A Savvy Authors Blog Post: Authors Behaving Badly

Hey everyone! As promised, I’m back with my link for the blog post I did for Savvy Authors. The blog is entitled Authors Behaving Badly, and I hope you’ll drop by and leave a comment about your experiences along this line. We’ve all had to deal with this on some level–I’m interested to know what you think!

Woods2In other news, I’m about 25 K into the sequel for Unspeakable Words. My workload is picking up, at the same time that I’m planning to go out of town for the Galacticon3 convention, so finding the time and energy to write right now is difficult, but I am loving ‘meeting’ these characters again and getting to know them all over again. What I wouldn’t give for 2-3 weeks off right now!  Especially since spring has been deliciously cool this year. I’d love to be outdoors taking advantage of it before the blazing heat and energy-sucking humidity kicks in!

However, Dreamspinner Press is making the month of May merry for *everyone* as they continue to celebrate turning six this year–with changing discounts, free stories, and prize giveaways all month long–you need to go check this out!

The Boys of Summer continues to receive glowing (and often very touching) 5 star reviews. I’m deeply honored by this feedback, guys. You have no idea what it’s like for authors to receive such positive comments on their work. It validates our efforts, but more than that, it’s like crack! It feeds the writer-beast inside of us, and we hunker down at the keyboard to write some more! Thank you all so much. 🙂

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10 thoughts on “A Savvy Authors Blog Post: Authors Behaving Badly

  1. Great post! (I wasn’t able to easily leave a comment on Savvy Authors, not quite sure where the “create account” area is 😉

    I totally agree (and am guilty of knee jerk reactions and occsaionally putting my foot in it). We’re supposed to be professionals, that means acting like it in public.

    Of course there *are* some things I think are worth speaking out for/against even if it ticks other people off (although thankfully most of the things I’m for and against strongly enough to talk about won’t offend the majority of people who read what I write). That said, I’ve started culling my FB “friends” list over strong opinions. Not that I don’t believe in everyone’s right to free speech, but if I don’t know someone in real life, I’m far less inclined to be interested in their extremist point of view, especially if my viewpoint is on the opposite side of the argument (or if I’m just so sick of it, I think my eyes will bleed if I see one more post about X). Why should my feed be glutted with that when there are people I *really* want to hear from? I try to keep that in mind when I post something, too. Unless I really believe in it, why risk ticking people off?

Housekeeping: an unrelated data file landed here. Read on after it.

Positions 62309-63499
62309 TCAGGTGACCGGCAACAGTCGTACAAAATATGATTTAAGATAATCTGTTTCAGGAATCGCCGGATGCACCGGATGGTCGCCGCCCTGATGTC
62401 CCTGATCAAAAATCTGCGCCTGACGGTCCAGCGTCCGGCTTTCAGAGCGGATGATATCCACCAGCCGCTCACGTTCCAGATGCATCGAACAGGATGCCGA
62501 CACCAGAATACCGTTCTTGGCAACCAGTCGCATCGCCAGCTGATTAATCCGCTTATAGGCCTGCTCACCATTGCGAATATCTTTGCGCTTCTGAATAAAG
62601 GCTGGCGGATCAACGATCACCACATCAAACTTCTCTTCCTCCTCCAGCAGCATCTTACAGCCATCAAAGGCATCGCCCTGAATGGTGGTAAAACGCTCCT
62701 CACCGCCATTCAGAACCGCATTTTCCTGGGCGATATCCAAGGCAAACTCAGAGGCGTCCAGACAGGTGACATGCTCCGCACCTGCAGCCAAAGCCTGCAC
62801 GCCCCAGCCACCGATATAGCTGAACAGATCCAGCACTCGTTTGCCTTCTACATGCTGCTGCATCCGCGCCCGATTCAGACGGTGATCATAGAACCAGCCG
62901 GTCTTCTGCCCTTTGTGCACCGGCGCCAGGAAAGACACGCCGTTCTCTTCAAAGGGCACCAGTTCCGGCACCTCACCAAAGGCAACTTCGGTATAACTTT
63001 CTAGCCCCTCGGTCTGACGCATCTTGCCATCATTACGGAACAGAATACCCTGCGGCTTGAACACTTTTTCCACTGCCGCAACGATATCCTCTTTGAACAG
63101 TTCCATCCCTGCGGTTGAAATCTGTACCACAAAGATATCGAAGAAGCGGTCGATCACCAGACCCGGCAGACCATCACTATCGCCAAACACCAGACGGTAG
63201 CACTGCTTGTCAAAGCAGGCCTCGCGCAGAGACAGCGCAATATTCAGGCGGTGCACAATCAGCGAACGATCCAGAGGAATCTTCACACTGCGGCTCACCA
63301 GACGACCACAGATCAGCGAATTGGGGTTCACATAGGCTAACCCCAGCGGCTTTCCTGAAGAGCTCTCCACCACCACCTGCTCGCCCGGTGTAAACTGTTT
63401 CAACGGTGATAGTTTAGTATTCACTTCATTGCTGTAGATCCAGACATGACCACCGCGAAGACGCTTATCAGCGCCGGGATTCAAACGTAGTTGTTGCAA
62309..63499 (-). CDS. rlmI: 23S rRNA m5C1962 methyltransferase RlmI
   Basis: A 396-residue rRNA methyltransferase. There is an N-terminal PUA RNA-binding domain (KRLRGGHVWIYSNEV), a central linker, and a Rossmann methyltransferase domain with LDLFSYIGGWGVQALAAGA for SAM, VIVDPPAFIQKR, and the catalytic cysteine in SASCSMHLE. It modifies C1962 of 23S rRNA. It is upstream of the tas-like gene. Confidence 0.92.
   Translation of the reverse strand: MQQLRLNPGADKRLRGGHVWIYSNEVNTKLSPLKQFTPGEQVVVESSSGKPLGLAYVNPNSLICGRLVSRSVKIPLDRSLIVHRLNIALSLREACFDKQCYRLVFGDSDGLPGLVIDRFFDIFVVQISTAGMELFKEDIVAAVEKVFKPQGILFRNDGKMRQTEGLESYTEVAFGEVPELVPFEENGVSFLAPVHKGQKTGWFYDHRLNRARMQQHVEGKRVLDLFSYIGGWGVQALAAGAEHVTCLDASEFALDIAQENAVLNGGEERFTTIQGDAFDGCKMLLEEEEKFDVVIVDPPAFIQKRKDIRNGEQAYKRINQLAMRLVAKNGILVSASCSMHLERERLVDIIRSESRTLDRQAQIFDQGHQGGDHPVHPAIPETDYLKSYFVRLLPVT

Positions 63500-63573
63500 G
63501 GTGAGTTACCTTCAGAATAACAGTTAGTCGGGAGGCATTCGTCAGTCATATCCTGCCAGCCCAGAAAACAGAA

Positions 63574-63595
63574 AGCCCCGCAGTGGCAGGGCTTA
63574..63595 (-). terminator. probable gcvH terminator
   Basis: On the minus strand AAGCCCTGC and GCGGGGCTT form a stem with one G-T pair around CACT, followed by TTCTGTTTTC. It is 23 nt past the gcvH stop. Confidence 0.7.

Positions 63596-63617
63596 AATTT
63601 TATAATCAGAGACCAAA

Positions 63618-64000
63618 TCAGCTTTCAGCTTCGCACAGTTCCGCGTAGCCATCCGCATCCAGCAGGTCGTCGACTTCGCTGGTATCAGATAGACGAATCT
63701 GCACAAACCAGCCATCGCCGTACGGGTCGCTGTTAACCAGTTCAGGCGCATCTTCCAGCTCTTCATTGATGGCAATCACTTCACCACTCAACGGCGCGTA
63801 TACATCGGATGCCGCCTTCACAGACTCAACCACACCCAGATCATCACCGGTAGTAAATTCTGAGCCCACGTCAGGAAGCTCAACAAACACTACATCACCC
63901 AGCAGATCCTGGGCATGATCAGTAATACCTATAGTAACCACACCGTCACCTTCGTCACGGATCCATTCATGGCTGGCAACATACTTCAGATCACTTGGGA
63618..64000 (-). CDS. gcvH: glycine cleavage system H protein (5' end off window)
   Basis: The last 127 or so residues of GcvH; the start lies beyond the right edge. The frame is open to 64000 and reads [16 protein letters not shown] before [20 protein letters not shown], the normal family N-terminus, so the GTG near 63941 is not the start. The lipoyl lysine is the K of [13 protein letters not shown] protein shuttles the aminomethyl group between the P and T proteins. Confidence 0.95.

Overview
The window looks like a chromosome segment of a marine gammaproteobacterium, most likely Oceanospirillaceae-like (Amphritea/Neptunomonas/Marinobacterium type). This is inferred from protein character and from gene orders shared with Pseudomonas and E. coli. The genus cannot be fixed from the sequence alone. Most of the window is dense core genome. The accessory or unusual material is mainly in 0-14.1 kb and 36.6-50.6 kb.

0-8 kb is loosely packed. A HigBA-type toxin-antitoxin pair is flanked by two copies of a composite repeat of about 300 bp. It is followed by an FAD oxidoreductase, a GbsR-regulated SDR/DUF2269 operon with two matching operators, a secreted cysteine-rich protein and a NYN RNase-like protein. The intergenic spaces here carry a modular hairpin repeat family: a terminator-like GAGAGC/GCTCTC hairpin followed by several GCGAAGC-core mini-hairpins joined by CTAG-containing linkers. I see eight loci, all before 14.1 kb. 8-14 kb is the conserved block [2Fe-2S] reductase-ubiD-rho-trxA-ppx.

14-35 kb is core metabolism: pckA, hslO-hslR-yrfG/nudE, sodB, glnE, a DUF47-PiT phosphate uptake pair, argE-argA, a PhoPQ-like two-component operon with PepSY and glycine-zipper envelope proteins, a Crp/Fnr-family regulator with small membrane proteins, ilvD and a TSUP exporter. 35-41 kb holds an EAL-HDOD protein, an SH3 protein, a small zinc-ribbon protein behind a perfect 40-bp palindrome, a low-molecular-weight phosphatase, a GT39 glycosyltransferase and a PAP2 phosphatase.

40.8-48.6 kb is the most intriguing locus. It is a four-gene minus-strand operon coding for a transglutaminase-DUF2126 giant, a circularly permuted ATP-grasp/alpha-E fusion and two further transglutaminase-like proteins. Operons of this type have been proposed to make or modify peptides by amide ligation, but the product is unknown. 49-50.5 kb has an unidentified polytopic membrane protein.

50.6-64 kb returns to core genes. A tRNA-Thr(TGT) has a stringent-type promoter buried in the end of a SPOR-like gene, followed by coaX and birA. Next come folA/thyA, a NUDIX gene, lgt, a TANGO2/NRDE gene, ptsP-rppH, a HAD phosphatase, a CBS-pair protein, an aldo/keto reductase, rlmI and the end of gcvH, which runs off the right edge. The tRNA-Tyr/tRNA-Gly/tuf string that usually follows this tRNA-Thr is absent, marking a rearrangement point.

H.B. Pattskyn recently posted..And the Plot Thickens….My Profile

    • That said, I’ve started culling my FB “friends” list over strong opinions. Not that I don’t believe in everyone’s right to free speech, but if I don’t know someone in real life, I’m far less inclined to be interested in their extremist point of view, especially if my viewpoint is on the opposite side of the argument (or if I’m just so sick of it, I think my eyes will bleed if I see one more post about X). Why should my feed be glutted with that when there are people I *really* want to hear from?

      Oh, my YES! WORD. I’ve begun doing that too. Mostly in an effort to keep my blood pressure down. 🙂

      Hah, I didn’t know it wasn’t that easy to leave a comment over at SA–thank you for trying! And like you, I think there are some things you should speak out strongly in favor of–even if it ticks other people off. I do think you have to moderate it though–as you said, not hammer that one point home to the point that you make people roll their eyes and hide your posts. Unless it’s about Iron Man and Tony Stark. Then all bets are off. 🙂

  2. Some things seem like they should be common sense, but it’s kind of amazing how many people lack common sense nowadays.

    Congrats on your feedback on “The Boys of Summer.” Wonderful news! 🙂 And I totally agree – good reviews = author crack. Nom nom.
    Nico Jaye recently posted..Active Pro Athlete Comes OutMy Profile

  3. The other site didn’t like me either, so here’s my somewhat rambling comment I tried to leave.

    I’ve always found it odd how upset people can be when they find out someone they’re a fan of is human. It seems as if they feel personally betrayed if the person they admire has differing views than what they, the fan, has projected onto the writer, celebrity, etc.